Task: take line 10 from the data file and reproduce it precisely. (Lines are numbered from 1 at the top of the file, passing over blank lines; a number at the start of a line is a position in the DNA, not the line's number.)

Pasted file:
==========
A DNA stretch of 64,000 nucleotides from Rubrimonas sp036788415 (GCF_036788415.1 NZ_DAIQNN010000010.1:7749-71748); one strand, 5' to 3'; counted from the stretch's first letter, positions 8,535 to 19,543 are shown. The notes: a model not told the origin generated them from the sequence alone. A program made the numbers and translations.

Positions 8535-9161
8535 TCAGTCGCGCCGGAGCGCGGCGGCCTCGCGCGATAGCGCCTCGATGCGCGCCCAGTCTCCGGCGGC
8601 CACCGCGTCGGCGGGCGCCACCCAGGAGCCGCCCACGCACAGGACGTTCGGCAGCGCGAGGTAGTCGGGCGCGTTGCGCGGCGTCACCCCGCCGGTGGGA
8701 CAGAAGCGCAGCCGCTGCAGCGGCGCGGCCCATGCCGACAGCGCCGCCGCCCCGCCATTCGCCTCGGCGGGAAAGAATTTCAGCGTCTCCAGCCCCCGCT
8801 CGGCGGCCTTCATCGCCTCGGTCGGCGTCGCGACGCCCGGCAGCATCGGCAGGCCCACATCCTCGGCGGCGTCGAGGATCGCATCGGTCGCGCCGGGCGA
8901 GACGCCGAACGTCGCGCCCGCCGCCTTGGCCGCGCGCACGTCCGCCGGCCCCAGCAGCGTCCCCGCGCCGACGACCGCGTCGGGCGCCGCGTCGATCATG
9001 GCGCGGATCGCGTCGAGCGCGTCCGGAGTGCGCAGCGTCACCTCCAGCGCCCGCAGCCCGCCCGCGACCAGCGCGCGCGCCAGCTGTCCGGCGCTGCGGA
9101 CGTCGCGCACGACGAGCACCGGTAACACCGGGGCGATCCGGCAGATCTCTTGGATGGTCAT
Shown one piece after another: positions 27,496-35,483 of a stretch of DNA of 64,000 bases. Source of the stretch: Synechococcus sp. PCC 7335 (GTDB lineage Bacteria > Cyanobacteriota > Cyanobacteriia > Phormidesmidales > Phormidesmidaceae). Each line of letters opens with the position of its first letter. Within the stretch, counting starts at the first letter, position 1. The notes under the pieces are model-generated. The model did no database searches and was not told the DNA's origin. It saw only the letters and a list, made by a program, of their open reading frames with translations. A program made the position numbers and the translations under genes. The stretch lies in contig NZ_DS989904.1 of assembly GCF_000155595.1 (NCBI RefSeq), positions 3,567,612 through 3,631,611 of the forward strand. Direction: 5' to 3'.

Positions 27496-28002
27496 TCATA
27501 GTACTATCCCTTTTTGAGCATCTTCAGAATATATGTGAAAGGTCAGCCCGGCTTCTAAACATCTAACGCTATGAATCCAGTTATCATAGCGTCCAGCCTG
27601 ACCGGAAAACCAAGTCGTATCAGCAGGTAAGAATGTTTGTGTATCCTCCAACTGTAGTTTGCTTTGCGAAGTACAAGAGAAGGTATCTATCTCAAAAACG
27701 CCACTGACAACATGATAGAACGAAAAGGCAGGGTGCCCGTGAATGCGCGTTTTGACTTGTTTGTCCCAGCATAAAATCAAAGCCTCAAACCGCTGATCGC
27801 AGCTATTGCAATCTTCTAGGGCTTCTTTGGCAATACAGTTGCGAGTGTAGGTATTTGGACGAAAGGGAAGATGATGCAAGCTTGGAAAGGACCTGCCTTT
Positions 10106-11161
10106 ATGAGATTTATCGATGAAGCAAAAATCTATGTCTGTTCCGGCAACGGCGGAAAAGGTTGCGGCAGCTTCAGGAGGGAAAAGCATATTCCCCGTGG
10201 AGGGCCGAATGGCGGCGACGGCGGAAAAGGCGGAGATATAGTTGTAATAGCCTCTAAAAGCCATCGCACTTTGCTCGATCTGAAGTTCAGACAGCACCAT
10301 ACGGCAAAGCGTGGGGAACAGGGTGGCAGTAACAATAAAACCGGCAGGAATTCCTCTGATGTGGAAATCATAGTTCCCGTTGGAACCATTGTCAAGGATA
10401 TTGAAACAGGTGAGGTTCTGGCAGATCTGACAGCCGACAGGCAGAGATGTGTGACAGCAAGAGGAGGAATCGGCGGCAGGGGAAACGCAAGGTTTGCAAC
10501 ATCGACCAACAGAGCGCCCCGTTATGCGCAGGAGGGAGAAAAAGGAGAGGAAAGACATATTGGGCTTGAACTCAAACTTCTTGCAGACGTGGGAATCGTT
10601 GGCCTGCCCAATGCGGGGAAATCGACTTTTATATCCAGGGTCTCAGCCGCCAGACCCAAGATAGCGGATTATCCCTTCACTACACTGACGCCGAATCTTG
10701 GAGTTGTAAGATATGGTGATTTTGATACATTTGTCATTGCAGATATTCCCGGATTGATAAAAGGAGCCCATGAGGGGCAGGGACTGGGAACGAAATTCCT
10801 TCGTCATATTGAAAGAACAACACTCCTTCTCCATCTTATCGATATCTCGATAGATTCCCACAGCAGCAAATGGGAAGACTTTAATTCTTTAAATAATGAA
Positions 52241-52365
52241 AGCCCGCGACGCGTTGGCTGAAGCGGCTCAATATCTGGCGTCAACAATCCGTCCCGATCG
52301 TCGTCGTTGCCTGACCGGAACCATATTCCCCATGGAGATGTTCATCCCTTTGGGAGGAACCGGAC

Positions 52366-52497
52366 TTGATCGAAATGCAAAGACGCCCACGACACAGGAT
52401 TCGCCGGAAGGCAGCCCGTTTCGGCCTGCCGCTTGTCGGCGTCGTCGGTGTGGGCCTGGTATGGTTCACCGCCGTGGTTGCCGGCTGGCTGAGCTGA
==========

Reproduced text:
Shown one piece after another: positions 27,496-35,483 of a stretch of DNA of 64,000 bases. Source of the stretch: Synechococcus sp. PCC 7335 (GTDB lineage Bacteria > Cyanobacteriota > Cyanobacteriia > Phormidesmidales > Phormidesmidaceae). Each line of letters opens with the position of its first letter. Within the stretch, counting starts at the first letter, position 1. The notes under the pieces are model-generated. The model did no database searches and was not told the DNA's origin. It saw only the letters and a list, made by a program, of their open reading frames with translations. A program made the position numbers and the translations under genes. The stretch lies in contig NZ_DS989904.1 of assembly GCF_000155595.1 (NCBI RefSeq), positions 3,567,612 through 3,631,611 of the forward strand. Direction: 5' to 3'.